HIGH PLAINS DRIFTER, 1973
Cast: Clint Eastwood, Verna Bloom, Marianna Hill, Billy Curtis
A gunfighting stranger comes to the small settlement of Lago and is hired to bring the townsfolk together in an attempt to hold off three outlaws who are on their way.
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Clint Eastwood’s admiration for the western genre is largely seen in High Plains Drifter, a film he directed which blends the traditional western tale with a hint of the supernatural. It’s a unique twist that adds a new outlook to the popular western mythology. Those familiar Sergio Leonie can see traces of the veteran directors influence expressed in many of the shots, ideas, and cinematography in High Plains Drifter, however, Eastwood uses his own imagination of the western genre and creates a distinct film that showcases his talents as a director.
A Stranger arrives in a small town, Lago, where the townspeople, fearful of the outlaws heading to town, are in need of a leader and hero. The town itself is desolate, the inahibtants are weary of the any stranger coming to town, and with the arrival of Eastwood, everyone is on guard. While getting a shave, three of the local bullies decide to taunt the stranger, at the cost of their lives. He kills all three in one sitting.
Keeping with the motif of Eastwood’s western characters, this gunfighter has no name. All of his western films with the exception of the Outlaw Josey Wales, he plays characters that have a mysterious and an unknown name, even at times appearing as if the character never knew or forgot it at some point. The film has all the makings of the classic western: a small town, an ineffective lawman, local bullies, a stranger appears, a damsel in need of some lovin’, and looming threat making its way to town.
But there’s an underlying supernatural aspect that lingers in the background and gives the film a whole take of the western mythology. It comes rooted in the past of the gunfighter whose history remains unknown but a few flashbacks give a general, or rather, vague idea of the Stranger. His skill as a gunman doesn’t go unnoticed. After taking out the three men, the town decides to hire him as their local enforcer to combat the oncoming threat, much to his indifference. To get him to stay, they bribe him, allowing full access to their town free of charge.
No one can play the lone ranger like Eastwood. His are by nature good, however, their hard exterior and indifferent attitude make them something of an oddity and outcast to others. People look at the Stranger or the Man with No Name and are immediately on guard, or feel threatened. His subtle gestures, squinty eyes, swagger, and cigar smoking habit have become synonymous with Eastwood, the same way the tough, all American hero was with John Wayne, the original loner.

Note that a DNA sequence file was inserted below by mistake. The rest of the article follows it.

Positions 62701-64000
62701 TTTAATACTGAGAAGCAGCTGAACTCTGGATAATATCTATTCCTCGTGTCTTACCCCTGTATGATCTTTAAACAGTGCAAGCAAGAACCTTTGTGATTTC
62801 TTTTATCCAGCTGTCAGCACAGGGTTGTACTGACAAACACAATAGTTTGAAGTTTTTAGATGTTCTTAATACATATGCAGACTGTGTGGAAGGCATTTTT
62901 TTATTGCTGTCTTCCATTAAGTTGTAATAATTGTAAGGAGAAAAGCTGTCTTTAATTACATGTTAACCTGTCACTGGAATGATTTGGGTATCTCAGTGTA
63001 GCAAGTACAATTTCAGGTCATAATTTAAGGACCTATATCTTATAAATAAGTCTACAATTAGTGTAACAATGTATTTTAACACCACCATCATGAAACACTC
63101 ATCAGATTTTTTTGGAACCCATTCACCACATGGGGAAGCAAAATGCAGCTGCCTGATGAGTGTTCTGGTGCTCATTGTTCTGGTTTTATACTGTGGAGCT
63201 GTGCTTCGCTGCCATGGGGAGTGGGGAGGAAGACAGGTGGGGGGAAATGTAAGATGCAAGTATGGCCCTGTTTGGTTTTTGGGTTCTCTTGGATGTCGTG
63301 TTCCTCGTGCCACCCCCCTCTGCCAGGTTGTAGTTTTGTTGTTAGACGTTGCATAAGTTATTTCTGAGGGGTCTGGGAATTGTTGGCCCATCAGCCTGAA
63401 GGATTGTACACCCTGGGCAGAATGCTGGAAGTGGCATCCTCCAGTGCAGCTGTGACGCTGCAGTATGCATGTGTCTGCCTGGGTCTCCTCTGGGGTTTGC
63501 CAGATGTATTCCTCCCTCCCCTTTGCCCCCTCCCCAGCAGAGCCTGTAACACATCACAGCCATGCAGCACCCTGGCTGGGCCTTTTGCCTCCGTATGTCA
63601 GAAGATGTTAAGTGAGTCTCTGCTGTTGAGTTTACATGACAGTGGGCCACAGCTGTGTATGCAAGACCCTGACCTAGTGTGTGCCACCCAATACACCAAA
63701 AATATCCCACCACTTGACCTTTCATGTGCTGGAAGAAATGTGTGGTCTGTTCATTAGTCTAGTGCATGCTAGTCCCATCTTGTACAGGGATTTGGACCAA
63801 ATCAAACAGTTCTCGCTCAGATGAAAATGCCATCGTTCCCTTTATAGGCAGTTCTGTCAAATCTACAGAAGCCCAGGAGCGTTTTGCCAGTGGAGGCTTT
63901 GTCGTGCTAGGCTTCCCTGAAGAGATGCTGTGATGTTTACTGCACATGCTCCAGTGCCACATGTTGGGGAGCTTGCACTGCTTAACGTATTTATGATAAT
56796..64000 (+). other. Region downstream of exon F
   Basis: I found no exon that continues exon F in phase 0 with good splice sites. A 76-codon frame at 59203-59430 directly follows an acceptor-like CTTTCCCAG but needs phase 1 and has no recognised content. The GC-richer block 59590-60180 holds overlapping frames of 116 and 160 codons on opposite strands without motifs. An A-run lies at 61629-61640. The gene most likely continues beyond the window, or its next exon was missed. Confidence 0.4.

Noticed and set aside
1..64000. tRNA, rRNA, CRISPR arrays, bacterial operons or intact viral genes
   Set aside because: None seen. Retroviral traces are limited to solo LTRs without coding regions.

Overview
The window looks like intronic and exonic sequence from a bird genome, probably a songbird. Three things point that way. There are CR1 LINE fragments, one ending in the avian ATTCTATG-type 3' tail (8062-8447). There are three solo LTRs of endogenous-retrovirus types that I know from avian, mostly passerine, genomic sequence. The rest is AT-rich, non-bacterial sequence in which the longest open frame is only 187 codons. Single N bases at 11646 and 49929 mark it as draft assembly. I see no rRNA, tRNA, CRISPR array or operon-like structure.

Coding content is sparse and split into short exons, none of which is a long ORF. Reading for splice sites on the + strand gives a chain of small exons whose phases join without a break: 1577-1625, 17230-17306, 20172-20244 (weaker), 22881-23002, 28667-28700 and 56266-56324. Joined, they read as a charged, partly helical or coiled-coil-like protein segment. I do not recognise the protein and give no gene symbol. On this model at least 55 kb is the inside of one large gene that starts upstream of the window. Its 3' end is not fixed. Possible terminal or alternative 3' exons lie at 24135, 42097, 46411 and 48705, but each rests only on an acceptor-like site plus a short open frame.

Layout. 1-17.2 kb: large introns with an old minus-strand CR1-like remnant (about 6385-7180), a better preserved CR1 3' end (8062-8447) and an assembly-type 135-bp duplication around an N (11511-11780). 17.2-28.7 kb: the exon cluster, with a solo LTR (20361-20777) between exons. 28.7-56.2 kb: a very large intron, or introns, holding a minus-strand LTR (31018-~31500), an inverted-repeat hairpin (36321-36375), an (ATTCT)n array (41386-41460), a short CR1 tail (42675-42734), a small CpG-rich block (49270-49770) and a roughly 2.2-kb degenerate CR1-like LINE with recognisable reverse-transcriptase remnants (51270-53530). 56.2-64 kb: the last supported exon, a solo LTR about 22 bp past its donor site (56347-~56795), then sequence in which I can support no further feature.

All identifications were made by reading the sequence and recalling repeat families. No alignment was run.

The cinematography is just right for a western. Wide shots of the open land, hills rising in the background, and a beautiful yet haunting shot of the town, appearing ghostlike, are all well captured echoing the glory days of John Ford or Sergio Leonie. In keeping with the latter’s style, Eastwood also uses music that sound familiar to Ennio Morricone, creating a haunting soundtrack that works perfectly with the supernatural theme. There’s something unnatural or otherworldly about the Stranger, and the music evokes that idea.
High Plains Drifter is pretty graphic for a western. There is an image of the former Sheriff getting beaten to death with whips by the outlaws working their way to town. But despite the violent nature of the film, what works well is the story itself. The people in town share a secret, one that they’re not willing to share with the Stranger. Eventually they begin to resent him, and their concern about their secret getting out along with his everything my way mentality, leads them to try and knock him off. That gunfight in particular, along with the final battle at the end, makes for some entertaining and exhilarating action.
While High Plains Drifter may not be the best western, it certainly deserves a spot on the list as one of the best. This was the first western that Eastwood directed, and his approach to involve a supernatural theme sets it apart from other classics of the same genre. It’s an excellent film with an interesting twist; High Plains Drifter is certainly worth a watch, particularly for those who admire a great western.